If the band has lost the rhythm at one point, then this is a bigger problem. The same thing applies if a take has started really well and has then broken down. In both of these cases, the solution is to edit the multitrack master tape and use sections from two or more takes spliced together. The engineer will do this for you while you pace up and down in the corridor outside if need be. Taking a razor blade to two inch twenty-four track tape is not a task for the faint hearted since if it goes wrong, then you have lost all. It hardly ever does go wrong however because the engineer will know from experience whether or not an edit will work. The main possibility why it might not work is if the tempo has changed from one take to another and there is a sudden gear shift. You can avoid this by getting the band to listen to a metronome ticking at the correct tempo before each take, or even getting them to play to a click track. This latter solution is rather drastic, and it is something that really needs to have been planned for from the rehearsal stage. Some producers regard editing as a creative process in its own right and will actively seek out the best parts from all the takes the band has done. I asked at the beginning of this section how many takes are enough. Since I know you are dying to have a figure, let me say that some bands have as few as three takes in them, and if they don't get it within those three takes, then thirty-three wouldn't be enough and it's best to move onto a different song and have another go on another day. Other bands really can keep going, and once they know that they have one take in the can which is good enough, they will relax and keep getting better and better.Come on the FREE COURSE TOUR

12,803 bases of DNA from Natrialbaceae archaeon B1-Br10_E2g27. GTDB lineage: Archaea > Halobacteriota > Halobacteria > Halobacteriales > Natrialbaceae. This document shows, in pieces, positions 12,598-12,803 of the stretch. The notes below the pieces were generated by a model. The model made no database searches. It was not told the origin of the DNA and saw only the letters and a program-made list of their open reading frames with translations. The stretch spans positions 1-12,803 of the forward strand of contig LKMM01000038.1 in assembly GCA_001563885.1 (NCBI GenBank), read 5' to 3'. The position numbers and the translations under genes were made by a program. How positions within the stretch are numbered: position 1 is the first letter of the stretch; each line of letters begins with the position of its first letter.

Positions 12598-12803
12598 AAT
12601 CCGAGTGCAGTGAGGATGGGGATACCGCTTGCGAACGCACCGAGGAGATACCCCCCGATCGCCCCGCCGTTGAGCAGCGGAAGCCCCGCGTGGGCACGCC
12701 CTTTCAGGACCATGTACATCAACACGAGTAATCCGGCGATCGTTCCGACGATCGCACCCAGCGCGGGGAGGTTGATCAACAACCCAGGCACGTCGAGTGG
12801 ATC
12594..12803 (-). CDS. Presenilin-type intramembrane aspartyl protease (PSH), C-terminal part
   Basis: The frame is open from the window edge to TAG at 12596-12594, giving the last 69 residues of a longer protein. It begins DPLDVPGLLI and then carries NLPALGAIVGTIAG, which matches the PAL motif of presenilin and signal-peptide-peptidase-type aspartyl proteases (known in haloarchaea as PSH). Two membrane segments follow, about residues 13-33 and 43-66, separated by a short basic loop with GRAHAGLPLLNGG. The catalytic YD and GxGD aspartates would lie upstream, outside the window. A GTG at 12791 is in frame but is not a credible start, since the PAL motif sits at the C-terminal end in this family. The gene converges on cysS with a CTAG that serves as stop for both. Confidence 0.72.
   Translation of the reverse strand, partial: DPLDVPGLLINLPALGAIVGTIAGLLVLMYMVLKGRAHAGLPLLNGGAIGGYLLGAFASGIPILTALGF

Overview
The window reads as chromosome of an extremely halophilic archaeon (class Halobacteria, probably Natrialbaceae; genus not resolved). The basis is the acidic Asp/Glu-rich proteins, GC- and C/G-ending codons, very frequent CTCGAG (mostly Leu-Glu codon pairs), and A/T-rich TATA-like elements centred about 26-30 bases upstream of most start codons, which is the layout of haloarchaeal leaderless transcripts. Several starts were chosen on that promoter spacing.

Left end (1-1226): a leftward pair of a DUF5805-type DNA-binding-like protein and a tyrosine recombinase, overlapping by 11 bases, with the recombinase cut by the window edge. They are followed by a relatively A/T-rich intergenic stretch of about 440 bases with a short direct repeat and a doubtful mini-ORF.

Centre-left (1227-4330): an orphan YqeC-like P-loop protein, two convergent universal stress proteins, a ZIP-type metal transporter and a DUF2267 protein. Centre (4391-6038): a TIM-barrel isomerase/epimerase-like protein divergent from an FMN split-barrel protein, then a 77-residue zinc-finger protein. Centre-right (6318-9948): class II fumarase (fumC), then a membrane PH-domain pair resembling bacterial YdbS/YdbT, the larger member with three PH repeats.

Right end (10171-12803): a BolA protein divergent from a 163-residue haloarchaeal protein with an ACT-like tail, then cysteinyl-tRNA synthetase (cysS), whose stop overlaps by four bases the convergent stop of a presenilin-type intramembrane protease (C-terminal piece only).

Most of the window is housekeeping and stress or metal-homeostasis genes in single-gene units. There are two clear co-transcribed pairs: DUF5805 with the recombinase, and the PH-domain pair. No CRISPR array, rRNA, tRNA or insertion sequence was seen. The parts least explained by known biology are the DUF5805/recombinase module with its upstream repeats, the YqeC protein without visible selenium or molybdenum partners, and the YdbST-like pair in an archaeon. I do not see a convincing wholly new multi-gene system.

Great home recording starts with a great home recording studio. It doesn't need to be expensive if you know how to select the right equipment for your needs.